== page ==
Royston under siege as Vikings invade

PUBLISHED: 12:02 21 August 2015

The Vikings enjoyed playing board games, and here, Avril Gurden plays Halatafal, a version of modern drafts.

The Vikings enjoyed playing board games, and here, Avril Gurden plays Halatafal, a version of modern drafts.

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Children in Royston stepped back in time at the weekend to battle the high seas and experience life as a true Viking warrior.

Alix Cooper, Jenny Girling, with Leo and Baiba, a Swedish Valhund, a breed which were original cattle herding dogs.Alix Cooper, Jenny Girling, with Leo and Baiba, a Swedish Valhund, a breed which were original cattle herding dogs.

The event went down a storm, leaving the curator of Royston and District Museum delighted with the turnout.

Organiser Jenny Oxley said: “It was a very successful event for the museum with more than 200 people attending.

Sam Artingstall tries his hand at making Saxon coins.Sam Artingstall tries his hand at making Saxon coins.

“The battle demonstrations were particularly popular.”

Gesithas Herred of The Vikings! from Royston and Heydon set up a Viking settlement in the courtyard outside the museum and demonstrated elements of Viking life including musical instruments, food and games.

Kevin Judd, Bassingbourn, and Ulf Westin, originally from Sweden take to the swordsKevin Judd, Bassingbourn, and Ulf Westin, originally from Sweden take to the swords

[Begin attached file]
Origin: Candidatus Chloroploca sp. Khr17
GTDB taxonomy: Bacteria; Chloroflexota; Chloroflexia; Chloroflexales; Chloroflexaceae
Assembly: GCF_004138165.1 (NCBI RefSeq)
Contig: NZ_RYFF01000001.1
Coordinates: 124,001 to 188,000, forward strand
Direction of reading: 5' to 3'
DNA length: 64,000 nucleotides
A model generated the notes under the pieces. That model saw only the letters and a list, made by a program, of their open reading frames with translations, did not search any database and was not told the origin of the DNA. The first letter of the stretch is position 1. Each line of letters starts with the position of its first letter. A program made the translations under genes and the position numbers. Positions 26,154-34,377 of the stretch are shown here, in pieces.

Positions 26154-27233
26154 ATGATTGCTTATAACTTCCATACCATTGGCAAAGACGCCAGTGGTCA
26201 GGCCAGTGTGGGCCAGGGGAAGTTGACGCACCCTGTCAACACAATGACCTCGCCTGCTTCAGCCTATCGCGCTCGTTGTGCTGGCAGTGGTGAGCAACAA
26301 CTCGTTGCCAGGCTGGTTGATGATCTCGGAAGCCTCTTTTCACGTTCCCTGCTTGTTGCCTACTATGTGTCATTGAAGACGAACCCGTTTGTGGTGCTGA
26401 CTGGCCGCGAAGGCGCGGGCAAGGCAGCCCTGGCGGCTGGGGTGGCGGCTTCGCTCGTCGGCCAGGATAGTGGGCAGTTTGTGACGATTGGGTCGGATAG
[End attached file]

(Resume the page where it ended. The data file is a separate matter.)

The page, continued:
There were dramatic battle and weaponry shows and visitors were invited to try on the soldiers chain mail shirts and helmets.

Inside the museum, staff and volunteers joined in the fun – dressing in Viking-style clothing and putting on craft activities including making long boats, brooches, and rune puzzles.

Connor Marshall, part of the Gesithas re-inactment group, which took part in the Viking Open day at the Royston Museum on Saturday, keeps a watchful eye open for marauders. PICTURE: Clive Porter.Connor Marshall, part of the Gesithas re-inactment group, which took part in the Viking Open day at the Royston Museum on Saturday, keeps a watchful eye open for marauders. PICTURE: Clive Porter.

The museum’s printing press was also put to work on the day, making prints of the longboats.

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